German decision has France pondering nuclear future
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Germany’s announcement that it would phase out nuclear power production has shed new light on the conflicted French attitude towards the possibility of abandoning nuclear development.
Germany’s announcement on Monday that the country would phase out nuclear power production by 2022 has caused some soul searching on the issue in France, which has more than 58 operating reactors and is one of the world’s nuclear powerhouses.
German Chancellor Angela Merkel’s decision is seen as a response to a shift in German public opinion on nuclear power in the wake of the Fukushima crisis.
But reactions to the news in France have been mixed, reflecting a stronger French attachment to nuclear power production – and a more conflicted attitude towards the possibility of stopping it.
75% of France’s electricity is produced in nuclear plants, and a recent survey by French polling agency TNS Sofres revealed that 55% of French people are against abandoning nuclear energy (compared to 87% of Germans and 77% of Swiss who said they were in favour).
A range of French reactions
The French government has reiterated its commitment to nuclear power production following the Fukushima disaster, insisting that France’s nuclear energy allows both businesses and individuals to pay significantly less for electricity than their German neighbours.
This position seemed largely unchanged by Germany’s shift in nuclear policy. Prime Minister François Fillon said that France “respects the German decision, but does not share it”, while Jean-François Copé, the secretary general of President Nicolas Sarkozy’s centre-right UMP party, noted that he would be “totally against” France emulating Germany in this respect.
He specified that nuclear energy “is today a major element of France’s industrial power” and that “independent authorities confirm that [its production] is done in remarkably safe conditions”.
Among the expected defenders of France’s nuclear power production was Anne Lauvergeon, chief executive of French nuclear company Areva. “It’s a totally political decision because there was never a referendum,” she said, adding that Germany would still be obligated to import nuclear electricity from neighbouring countries.
But French environmentalists have been calling for a gradual phasing out of nuclear power production in France, and Germany’s announcement seemed to give them new momentum in arguing their cause.
Cécile Duflot, the national secretary of the Europe-Ecology-Greens party (EELV), told French journalists: “[Germany’s decision] proves that it’s totally possible to pursue an end to nuclear power production….it’s an example, and I hope this is what will happen in Europe, in any case in France, very soon.”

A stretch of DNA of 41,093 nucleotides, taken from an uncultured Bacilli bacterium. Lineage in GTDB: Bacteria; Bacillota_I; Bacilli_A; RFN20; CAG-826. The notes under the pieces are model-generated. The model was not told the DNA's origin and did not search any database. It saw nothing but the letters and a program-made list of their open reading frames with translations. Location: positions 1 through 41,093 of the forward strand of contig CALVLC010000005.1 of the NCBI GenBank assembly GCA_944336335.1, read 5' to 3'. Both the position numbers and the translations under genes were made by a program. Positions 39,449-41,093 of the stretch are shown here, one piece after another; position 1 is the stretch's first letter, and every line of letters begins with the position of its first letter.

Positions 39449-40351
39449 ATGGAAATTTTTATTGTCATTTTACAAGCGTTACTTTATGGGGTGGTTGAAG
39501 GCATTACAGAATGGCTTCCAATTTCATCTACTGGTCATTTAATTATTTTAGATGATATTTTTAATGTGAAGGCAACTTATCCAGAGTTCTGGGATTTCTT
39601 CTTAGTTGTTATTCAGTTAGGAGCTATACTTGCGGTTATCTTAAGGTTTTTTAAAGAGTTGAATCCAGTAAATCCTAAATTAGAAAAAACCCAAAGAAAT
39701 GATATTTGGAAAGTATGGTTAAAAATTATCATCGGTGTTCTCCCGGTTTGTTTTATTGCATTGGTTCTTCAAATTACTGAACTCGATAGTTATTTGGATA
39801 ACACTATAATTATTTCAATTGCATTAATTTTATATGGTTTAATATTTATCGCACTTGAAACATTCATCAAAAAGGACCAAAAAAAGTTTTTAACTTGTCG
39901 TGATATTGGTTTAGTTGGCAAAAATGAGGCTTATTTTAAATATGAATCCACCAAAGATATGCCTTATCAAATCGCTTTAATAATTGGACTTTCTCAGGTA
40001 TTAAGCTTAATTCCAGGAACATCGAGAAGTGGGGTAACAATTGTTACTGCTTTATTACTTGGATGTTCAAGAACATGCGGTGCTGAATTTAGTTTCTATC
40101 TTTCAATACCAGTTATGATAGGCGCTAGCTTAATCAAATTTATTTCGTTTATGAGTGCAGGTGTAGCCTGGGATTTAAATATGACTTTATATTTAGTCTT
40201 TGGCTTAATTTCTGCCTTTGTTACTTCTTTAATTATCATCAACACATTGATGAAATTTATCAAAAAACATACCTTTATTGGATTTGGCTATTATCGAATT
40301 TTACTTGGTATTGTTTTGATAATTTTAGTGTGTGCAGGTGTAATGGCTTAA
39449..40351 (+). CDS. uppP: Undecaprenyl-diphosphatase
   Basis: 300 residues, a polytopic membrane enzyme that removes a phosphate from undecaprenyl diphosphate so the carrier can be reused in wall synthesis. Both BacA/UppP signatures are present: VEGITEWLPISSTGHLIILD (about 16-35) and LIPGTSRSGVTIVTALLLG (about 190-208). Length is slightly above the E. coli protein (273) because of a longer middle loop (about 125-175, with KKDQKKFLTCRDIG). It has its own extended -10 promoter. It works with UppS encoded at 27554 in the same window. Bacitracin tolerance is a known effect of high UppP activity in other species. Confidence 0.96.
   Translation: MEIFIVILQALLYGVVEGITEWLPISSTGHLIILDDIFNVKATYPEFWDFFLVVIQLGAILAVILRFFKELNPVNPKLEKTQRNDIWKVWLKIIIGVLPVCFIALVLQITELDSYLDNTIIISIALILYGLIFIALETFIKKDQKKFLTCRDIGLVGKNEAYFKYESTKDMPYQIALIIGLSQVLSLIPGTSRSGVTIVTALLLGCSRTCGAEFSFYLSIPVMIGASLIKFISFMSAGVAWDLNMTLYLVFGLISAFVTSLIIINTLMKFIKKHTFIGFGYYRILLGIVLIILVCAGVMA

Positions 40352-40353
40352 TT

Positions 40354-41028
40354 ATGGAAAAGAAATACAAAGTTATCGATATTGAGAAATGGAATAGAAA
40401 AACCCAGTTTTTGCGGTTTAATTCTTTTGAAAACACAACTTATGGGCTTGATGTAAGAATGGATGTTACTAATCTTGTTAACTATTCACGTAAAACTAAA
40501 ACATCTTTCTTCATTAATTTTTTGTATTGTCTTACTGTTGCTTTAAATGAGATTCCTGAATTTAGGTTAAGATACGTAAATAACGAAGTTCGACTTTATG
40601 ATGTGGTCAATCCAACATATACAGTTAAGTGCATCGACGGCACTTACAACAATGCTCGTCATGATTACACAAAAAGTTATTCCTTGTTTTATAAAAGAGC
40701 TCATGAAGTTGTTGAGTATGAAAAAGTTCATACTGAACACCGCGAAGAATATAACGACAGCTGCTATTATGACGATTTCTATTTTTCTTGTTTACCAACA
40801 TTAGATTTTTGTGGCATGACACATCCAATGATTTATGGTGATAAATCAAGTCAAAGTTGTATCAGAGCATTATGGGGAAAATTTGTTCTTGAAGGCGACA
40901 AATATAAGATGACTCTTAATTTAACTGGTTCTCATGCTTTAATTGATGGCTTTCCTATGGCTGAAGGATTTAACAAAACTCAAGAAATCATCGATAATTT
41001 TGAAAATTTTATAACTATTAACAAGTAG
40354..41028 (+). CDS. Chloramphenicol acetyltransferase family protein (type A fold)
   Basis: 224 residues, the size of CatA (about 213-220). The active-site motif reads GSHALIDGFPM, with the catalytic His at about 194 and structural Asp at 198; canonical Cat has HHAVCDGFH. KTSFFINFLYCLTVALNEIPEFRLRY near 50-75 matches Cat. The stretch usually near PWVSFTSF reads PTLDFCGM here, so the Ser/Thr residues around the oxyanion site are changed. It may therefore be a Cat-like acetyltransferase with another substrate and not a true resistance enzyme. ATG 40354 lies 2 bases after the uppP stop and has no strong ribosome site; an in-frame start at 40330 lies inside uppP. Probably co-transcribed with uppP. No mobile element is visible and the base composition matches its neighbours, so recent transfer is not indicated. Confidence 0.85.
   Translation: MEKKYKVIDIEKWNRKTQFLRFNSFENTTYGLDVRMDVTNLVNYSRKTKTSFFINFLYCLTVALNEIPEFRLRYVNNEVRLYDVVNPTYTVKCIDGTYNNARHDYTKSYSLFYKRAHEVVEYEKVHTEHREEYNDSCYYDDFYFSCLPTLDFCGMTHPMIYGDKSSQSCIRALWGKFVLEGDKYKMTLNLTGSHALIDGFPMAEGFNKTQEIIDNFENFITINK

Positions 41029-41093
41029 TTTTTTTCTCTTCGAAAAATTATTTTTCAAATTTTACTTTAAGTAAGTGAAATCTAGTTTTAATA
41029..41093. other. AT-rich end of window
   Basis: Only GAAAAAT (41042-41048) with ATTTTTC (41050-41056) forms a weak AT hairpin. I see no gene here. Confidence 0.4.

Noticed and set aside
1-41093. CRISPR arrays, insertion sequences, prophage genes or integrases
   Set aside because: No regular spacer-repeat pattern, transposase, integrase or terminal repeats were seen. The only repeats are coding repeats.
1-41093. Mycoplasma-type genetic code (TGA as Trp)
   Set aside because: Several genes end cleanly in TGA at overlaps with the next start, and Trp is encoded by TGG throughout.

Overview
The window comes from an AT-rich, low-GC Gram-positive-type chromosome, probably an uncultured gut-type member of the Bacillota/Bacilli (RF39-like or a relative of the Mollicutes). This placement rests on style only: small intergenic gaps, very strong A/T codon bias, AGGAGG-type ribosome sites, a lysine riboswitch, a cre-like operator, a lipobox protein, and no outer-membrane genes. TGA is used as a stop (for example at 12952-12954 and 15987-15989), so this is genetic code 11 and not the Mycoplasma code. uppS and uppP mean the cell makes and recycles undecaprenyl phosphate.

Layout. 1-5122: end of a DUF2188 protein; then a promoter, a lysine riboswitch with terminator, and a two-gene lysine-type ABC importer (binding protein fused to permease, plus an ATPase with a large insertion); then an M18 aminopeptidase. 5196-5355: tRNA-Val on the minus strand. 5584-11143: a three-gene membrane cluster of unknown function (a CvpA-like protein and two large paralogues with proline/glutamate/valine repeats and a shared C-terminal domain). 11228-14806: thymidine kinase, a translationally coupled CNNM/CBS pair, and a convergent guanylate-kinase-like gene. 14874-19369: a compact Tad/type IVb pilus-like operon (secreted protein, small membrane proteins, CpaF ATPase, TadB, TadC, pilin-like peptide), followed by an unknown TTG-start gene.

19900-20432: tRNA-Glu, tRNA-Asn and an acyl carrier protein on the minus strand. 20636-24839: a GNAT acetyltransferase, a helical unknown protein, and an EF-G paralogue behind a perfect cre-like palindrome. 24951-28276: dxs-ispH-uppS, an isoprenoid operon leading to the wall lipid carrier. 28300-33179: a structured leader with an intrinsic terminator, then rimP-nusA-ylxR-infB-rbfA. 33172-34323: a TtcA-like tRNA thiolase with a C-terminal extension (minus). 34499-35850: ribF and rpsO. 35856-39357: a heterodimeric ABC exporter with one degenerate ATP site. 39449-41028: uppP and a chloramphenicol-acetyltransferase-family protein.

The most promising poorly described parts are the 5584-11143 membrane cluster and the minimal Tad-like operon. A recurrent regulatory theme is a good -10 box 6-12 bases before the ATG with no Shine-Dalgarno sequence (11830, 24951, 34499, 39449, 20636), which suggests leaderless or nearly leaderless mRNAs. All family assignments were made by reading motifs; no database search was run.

Prominent Socialist Harlem Désir echoed the call for France, too, to prepare itself for a gradual end to nuclear power production. “We were very good at nuclear energy production, it played a role for a time,” he said. “Tomorrow, we need to be pioneers in solar, geothermal, and wind.”
France’s particular ‘nuclear context’
Not all Socialists necessarily agree with Désir, proving that nuclear power is one issue on which French political opinion cannot be read along party lines. Jérôme Cahuzac, a Socialist member of the National Assembly, told journalists that Merkel’s decision was “probably a political obligation” and that Germany’s “nuclear context has nothing to do with that of France, where today we are far more dependent on nuclear energy than Germany”.
He added: “We have an energy policy that was decided several decades ago, all successive governments subscribed to this policy, and I think it will be the same in the future -- even if I think it’s necessary to develop renewable and alternative energy sources.”
France’s significant investment in nuclear energy accelerated in the wake of the 1973 oil crisis, during which oil-producing Arab countries declared an oil embargo. The idea that nuclear power development was crucial to France’s independence was, at the time, largely shared across the French political spectrum.
But Roland Desbordes, president of French NGO Commission for Independent Research and Information on Radioactivity, contests the commonly cited notion that the French broadly support their country’s nuclear power production. “French nuclear policy was not chosen by the French people,” he told FRANCE 24.
“We know that, because all the big nuclear development projects were widely protested in France. Wherever there are strong autonomist movements, as in Brittany or Corsica, there are no nuclear reactors.”
According to Desbordes, while countries like Switzerland and Germany have engaged in “real democratic debate on the matter”, the debate in France has been stifled in part by a complicit political class.
“French politicians are pressured by lobbies,” he said. “If you’re a politician and want to travel on the cheap to all corners of the globe, you sign up for a seminar run by Areva.”
As for whether or not Germany’s decision to halt nuclear power production could alter France’s stance, Desbordes said French policy makers would be forced to re-examine the issue. “Germany is our neighbour, our top economic partner,” he told FRANCE 24. “What we said was undoable here was done right next door.”